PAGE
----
The goal of most job seekers is the same. Create the perfect resume and cover letter, apply to jobs at companies you find to be a good fit and hopefully get an invitation to come in for an interview.
With all of the research, studying and preparation during the job seeking process geared toward the resume, cover letter and interview, many job seekers forget just how important follow-up is. Working in the recruiting industry, you would not believe how often we hear from employers that someone did not send a follow-up or thank you message after an interview—despite our project coordinators reminding them to do so in a post-interview conversation!
In this week’s “Three for Thursday,” we examine three interview follow-up mistakes job seekers need to stop making right now if they want to land the job of their dreams.
Do Not Forget to Send a Follow-Up Communication
Since we just touched on this above, it seemed like a good place to start. Seriously people, how difficult is it to remember to send a follow-up email or thank you note and drop it in the mail?
Okay, end mini-rant—let’s get back on track here. A follow-up communication of some sort is a way for you to stay fresh in the mind of the person who interviewed you. Yes, you may feel like you had the best interview ever and they should remember you no matter what, but the realization is that in most cases you were probably one of 10 people they interviewed for that job.
So, how can you stand out post-interview?
If you had a good interaction with the interviewer (here’s to hoping you did), try and find a part of your interview that stood out and write about that in the follow-up. “Dear John, I wanted to thank you for taking the time to interview me. I enjoyed our conversation and learning all about the company, especially the funny story about your initiation into the company during your first week. I hope to have a similar experience if I join the team.”
See how easy that was? And I didn’t even interview with John or hear the funny story like you did/will!
Do Not Send a Standard Follow-Up Message
Okay, so you remembered to send a follow-up message, but what did you actually say in it?
For many, the follow-up becomes just another item to check off on their list of things to do when going through the job seeking process. What tends to happen for most is a lack of personalization when it comes to sending a follow-up, and this could be a red flag to the interviewer job seekers do not know about.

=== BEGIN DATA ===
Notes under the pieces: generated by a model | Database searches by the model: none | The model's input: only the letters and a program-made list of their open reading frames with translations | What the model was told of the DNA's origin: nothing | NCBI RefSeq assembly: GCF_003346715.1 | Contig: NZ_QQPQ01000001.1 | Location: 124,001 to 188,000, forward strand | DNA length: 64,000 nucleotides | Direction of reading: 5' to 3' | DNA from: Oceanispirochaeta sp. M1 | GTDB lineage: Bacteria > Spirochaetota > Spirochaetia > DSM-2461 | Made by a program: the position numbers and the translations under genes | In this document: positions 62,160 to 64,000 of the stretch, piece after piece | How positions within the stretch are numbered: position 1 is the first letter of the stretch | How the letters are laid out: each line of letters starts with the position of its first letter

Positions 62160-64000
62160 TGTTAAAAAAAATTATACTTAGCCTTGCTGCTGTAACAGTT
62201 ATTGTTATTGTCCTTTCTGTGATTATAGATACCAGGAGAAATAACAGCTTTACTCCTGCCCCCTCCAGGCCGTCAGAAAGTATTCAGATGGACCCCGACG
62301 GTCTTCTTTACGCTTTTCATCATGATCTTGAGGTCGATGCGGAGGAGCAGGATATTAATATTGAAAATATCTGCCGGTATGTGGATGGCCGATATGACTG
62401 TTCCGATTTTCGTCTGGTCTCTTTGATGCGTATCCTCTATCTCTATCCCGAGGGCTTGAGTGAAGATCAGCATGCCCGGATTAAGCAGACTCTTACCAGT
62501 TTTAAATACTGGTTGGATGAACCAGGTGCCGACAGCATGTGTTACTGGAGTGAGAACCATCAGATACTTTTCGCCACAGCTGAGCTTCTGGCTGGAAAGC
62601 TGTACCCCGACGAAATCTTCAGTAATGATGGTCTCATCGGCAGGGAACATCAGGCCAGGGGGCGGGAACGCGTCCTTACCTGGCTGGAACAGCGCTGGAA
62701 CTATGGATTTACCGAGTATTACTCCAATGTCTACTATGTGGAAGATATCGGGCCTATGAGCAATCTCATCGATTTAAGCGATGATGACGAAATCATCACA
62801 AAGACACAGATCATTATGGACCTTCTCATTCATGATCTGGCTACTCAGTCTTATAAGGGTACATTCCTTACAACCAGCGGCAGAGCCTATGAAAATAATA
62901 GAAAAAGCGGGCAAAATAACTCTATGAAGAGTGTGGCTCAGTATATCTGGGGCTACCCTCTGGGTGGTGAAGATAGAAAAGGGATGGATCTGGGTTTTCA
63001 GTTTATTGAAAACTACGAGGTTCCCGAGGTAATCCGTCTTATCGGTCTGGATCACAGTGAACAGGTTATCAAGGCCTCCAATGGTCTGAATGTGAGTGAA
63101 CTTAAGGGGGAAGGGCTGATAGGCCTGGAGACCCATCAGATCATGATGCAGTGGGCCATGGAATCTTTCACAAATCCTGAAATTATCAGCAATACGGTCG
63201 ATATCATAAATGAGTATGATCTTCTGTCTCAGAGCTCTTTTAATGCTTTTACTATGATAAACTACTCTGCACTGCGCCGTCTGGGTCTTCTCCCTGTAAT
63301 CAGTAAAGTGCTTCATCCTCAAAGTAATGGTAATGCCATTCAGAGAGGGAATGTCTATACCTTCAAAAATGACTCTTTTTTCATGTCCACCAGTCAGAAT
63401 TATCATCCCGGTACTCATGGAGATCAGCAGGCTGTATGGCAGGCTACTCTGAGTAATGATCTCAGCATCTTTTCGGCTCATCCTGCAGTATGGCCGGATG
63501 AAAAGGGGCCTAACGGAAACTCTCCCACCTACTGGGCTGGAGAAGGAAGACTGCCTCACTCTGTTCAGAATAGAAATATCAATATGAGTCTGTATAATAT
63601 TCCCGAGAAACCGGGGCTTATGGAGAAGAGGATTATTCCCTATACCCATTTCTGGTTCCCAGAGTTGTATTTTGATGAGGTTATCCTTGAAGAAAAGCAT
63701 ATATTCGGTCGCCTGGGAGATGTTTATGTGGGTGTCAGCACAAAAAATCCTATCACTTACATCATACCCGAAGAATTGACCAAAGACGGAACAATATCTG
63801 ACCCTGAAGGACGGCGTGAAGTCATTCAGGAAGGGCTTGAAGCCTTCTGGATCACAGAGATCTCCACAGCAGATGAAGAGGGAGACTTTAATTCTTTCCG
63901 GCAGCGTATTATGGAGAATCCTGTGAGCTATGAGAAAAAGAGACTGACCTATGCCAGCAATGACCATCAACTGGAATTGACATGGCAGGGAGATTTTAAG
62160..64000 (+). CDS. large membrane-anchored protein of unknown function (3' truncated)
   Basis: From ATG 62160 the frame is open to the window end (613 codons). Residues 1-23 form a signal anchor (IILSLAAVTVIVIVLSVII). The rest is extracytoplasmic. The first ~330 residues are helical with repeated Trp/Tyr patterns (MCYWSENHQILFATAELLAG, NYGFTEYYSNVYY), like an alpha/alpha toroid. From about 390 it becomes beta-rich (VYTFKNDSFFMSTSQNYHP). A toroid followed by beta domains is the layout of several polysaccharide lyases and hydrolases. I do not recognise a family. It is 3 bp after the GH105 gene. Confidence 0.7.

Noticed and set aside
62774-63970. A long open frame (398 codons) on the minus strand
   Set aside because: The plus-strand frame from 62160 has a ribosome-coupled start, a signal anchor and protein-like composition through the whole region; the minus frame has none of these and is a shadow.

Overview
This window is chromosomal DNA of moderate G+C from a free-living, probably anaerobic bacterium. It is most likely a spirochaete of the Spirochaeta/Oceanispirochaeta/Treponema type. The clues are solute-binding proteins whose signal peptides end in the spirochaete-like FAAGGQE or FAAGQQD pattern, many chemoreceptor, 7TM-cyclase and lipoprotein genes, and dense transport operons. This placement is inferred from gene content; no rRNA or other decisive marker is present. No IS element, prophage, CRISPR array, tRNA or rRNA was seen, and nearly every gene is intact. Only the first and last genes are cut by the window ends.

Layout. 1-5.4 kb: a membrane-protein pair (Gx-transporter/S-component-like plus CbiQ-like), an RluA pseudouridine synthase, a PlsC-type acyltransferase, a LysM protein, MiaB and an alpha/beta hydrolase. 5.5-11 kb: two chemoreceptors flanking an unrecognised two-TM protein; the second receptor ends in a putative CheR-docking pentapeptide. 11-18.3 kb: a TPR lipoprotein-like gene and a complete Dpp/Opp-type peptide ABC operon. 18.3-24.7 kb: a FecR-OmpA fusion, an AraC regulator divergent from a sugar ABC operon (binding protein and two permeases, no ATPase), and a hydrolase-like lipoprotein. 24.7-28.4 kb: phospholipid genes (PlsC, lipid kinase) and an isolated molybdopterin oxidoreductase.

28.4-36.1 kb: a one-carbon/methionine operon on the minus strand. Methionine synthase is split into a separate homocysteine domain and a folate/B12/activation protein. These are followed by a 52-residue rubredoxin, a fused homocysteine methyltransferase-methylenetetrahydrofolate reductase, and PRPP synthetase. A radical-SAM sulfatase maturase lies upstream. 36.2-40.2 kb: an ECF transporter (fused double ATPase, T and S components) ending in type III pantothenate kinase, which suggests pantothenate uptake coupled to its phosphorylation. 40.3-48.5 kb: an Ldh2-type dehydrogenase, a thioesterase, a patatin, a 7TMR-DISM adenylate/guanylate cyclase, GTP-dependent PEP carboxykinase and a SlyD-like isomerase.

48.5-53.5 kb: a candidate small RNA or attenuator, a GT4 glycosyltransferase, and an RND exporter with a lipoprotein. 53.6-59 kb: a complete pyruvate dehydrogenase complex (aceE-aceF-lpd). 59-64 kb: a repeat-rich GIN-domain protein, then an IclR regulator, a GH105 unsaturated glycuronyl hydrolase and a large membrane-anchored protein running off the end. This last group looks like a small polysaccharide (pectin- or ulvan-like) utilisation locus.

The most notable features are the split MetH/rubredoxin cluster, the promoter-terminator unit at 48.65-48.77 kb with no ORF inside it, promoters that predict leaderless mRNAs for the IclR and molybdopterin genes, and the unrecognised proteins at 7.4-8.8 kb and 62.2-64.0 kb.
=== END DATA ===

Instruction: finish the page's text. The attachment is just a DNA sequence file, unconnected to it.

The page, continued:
As mentioned in the previous section, the follow-up communication is an opportunity for you to remind them why you stood out in the interview—why would you want that to be as non-genuine as your out of office message in Outlook?
Instead, you need to take this chance to be sincere and show the interviewer you were paying attention when you had the chance to meet with them. Think back to a talking point you were both mutually interested in (hey athletes, you probably talked about sports at some point), and use this to your advantage in the follow-up. Maybe they gave you some piece of advice, website to check out for resources or a book to read they really enjoyed that gave them insight on the industry—tell them you looked into it and cannot wait to dive deeper.
Want to know the best thing about being sincere and genuine in your follow-up communication? If the interview went well, it should be fairly simple to come up with a talking point or two for your follow-up. Honestly, you will probably spend more time Googling “How to write a good follow-up email” than you actually spend writing it when you just take a few moments to think back to your conversation in the interview.
Do Not Wait Too Long to Send Your Follow-Up
It is honestly impressive how some job seekers treat the process like they are teenagers dating for the first time. “When is a good time to call her?” “How long should I wait after getting the number before I send her a text?”
Newsflash people, this isn’t the mid-90s. The three-day principle is long gone in our on-demand society. Instead, “out of sight, out of mind” has taken center stage—so you need to strike while the iron is hot.
Now, I’m not suggesting to send the follow-up the second you walk out the door from your smartphone, but you should not be waiting a few days to send that message. The best thing about a follow-up is the ability to set the stage for what comes next. If you knocked it out of the park during your interview, the person you interviewed with likely has already spoken with the final decision maker—so this is your opportunity to show them you are even more of a go-getter than they already thought.
What is a realistic time-frame to send your follow-up? 24 hours, period. If you send it after 24 hours, you are allowing someone else who interviewed in that time to shine brighter than you and be the person most relevant in their mind. After all that preparation you put into getting ready for the interview, nobody wants to be the forgotten person—so do not take too long to act!
This isn’t really a “mistake” anyone is making, but just a suggestion from employers we have spoken with. Do not be afraid to write a longer follow-up message.
Honestly, if you are not writing at least two paragraphs you probably are writing too generic of a message. One employer I spoke with said, “Honestly, if they do not have at least four talking points in their follow-up message I feel like they do not really want the job. We spend 30 minutes or more interviewing people for jobs, there’s plenty to follow-up on with us.”
That employer is dead on with their assessment of follow-up messages. In the interview, you have gotten to know each other, talked about the industry, talked about the position and connected about something of mutual interest. If you do not have a few paragraphs worth of talking material after the interview, you probably are not a good fit for the job anyway.